With the so-called "drought" of recent years, water is in short abundance.  So the trees, already crowded and competing for both dirt and sky, are now competing for water.  And are extremely "stressed."  This stressing has weakened them to a point where they are highly susceptible to insect damage.  And now we have literally millions of dead or dying trees in the California forests.  (As an aside, this also diverts much water from reaching the aquifers).

 

And, of course, these dead and dying trees are literally a tinderbox, ready to go up with a single spark from a power line, lightning strike, "careless hunter," or mad professor.

 

(Oh... compounding the problem is the issue of "fire trails."  These were narrow paths through the forests, maintained by the Forest Service,  which allowed access for fire-fighters and equipment.  But during the oversight of a certain Secretary of the Interior (Bruce Babbitt?), these fire trails began to disappear.  They were blocked with soil "berms," and allowed to become overgrown.  After all, they weren't "natural!")

 

And what do the "leaders" of our state have to say about this?

 

"Why... this just PROVES Global Warming and Climate Change!  And it's all the other party's fault!"  :(

 

 

 

66 million dead trees contribute to fire hazard in California | CNN

 

  • Like 5
  • Thanks 3
  • Sad 1
Link to comment
Share on other sites

42 minutes ago, Hardpan Curmudgeon SASS #8967 said:

 

Hooo boy... now, there's a right smelly bag o' worms.  There are many things at play here, and the view from MY saddle is that central to the overall issue is "environmentalism."  In this, again from MY view, are two major components - interference with power companies mitigation processes, and forest management policies.

 

Regarding the first, the larger power companies (Pacific Gas and Electric and Southern California Edison) have historically kept their high-power transmission line right-of-ways clear cut.  This prevented these lines from arcing to trees during high winds and starting fires.  But for a number of years now, "environment activist groups" have filed lawsuits which have effectively blocked the companies from the planned tree and brush clearing - 'tain't "natural," don'tcha know.  No clearing, trees and brush grow near the power lines, and when winds blow strongly the lines arc and fires start.

 

And the politicians (we all know which way they lean!) jump at the opportunity to blame the "rich" power companies.  (Who are fined heavily and pass on the cost of those fines with rate increases - ours just announced a planned jump of 18%)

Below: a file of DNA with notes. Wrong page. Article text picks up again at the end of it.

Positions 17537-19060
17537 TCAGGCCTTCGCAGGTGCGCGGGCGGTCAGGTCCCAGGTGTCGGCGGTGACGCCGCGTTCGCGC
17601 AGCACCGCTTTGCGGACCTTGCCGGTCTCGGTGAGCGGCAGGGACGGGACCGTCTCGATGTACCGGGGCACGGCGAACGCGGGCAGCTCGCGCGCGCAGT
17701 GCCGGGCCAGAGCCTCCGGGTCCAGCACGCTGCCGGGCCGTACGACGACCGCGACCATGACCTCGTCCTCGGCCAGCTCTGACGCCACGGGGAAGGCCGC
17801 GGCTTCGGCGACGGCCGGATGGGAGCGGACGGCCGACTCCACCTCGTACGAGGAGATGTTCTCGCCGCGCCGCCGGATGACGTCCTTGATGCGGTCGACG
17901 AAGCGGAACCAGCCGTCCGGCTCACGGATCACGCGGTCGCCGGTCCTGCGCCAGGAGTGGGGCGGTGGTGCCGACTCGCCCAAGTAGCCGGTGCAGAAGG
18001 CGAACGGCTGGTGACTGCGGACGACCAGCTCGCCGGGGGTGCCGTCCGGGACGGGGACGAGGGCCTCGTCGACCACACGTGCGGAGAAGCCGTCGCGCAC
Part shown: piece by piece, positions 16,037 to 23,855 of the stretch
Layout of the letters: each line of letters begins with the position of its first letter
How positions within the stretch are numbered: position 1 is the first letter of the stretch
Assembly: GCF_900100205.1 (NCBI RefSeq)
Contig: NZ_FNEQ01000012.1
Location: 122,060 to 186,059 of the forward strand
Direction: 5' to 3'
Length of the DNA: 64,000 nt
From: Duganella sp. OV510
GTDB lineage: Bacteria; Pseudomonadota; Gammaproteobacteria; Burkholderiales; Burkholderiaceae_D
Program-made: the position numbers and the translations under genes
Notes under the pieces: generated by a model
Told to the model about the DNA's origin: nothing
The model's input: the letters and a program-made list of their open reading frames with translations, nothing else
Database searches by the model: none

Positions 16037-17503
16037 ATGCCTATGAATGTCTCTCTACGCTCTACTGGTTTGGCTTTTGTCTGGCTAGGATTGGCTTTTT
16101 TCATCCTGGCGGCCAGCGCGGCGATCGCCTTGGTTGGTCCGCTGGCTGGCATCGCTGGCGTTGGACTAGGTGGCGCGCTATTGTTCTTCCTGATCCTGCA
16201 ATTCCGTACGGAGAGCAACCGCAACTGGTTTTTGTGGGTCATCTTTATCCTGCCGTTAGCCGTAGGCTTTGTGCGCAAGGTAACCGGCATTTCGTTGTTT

Now, the second: forest management policy.  Again historically, the forest service "managed" the forests.  Over-simplified, but basically, they would manage leases which would allow for harvesting trees, providing revenue to the service, providing material for an industry, and most importantly, controlling the tree "population."  With the destruction of the lumber industry by the environmentalists (remember that poor, victimized Spotted Owl?), there was no harvesting.  As a result, there are literally too many trees - according to friends of mine who are foresters and members of Cal Fire (former the California Department of Forestry), much of the state's forest land now has up to six times as many trees as a healthy forest.  I myself have been in parts of the Sierras where the trees are literally too crowded to walk through.

 

Now, trees can transpire an incredible amount of water - as a general rule of thumb, a healthy pine tree (comparable to other evergreens) will consume ten gallons of water per day per inch of trunk diameter.  Or, a healthy tree with a 15" diameter will transpire 150 gallons of water.  Every day.  Now let's say that an acre of healthy forest land would normally support about 80 trees (this will, of course, vary with elevation, terrain, etc.).  So, with the crowding of today's forests, that same acre of forest land might now be crowded with nearly 500 trees.  Each sucking up water.  Or trying to...

 

With the so-called "drought" of recent years, water is in short abundance.  So the trees, already crowded and competing for both dirt and sky, are now competing for water.  And are extremely "stressed."  This stressing has weakened them to a point where they are highly susceptible to insect damage.  And now we have literally millions of dead or dying trees in the California forests.  (As an aside, this also diverts much water from reaching the aquifers).

 

And, of course, these dead and dying trees are literally a tinderbox, ready to go up with a single spark from a power line, lightning strike, "careless hunter," or mad professor.

 

(Oh... compounding the problem is the issue of "fire trails."  These were narrow paths through the forests, maintained by the Forest Service,  which allowed access for fire-fighters and equipment.  But during the oversight of a certain Secretary of the Interior (Bruce Babbitt?), these fire trails began to disappear.  They were blocked with soil "berms," and allowed to become overgrown.  After all, they weren't "natural!")

 

And what do the "leaders" of our state have to say about this?

 

"Why... this just PROVES Global Warming and Climate Change!  And it's all the other party's fault!"  :(

 

 

 

66 million dead trees contribute to fire hazard in California | CNN

 

You nailed it brother...all across the board.

  • Like 2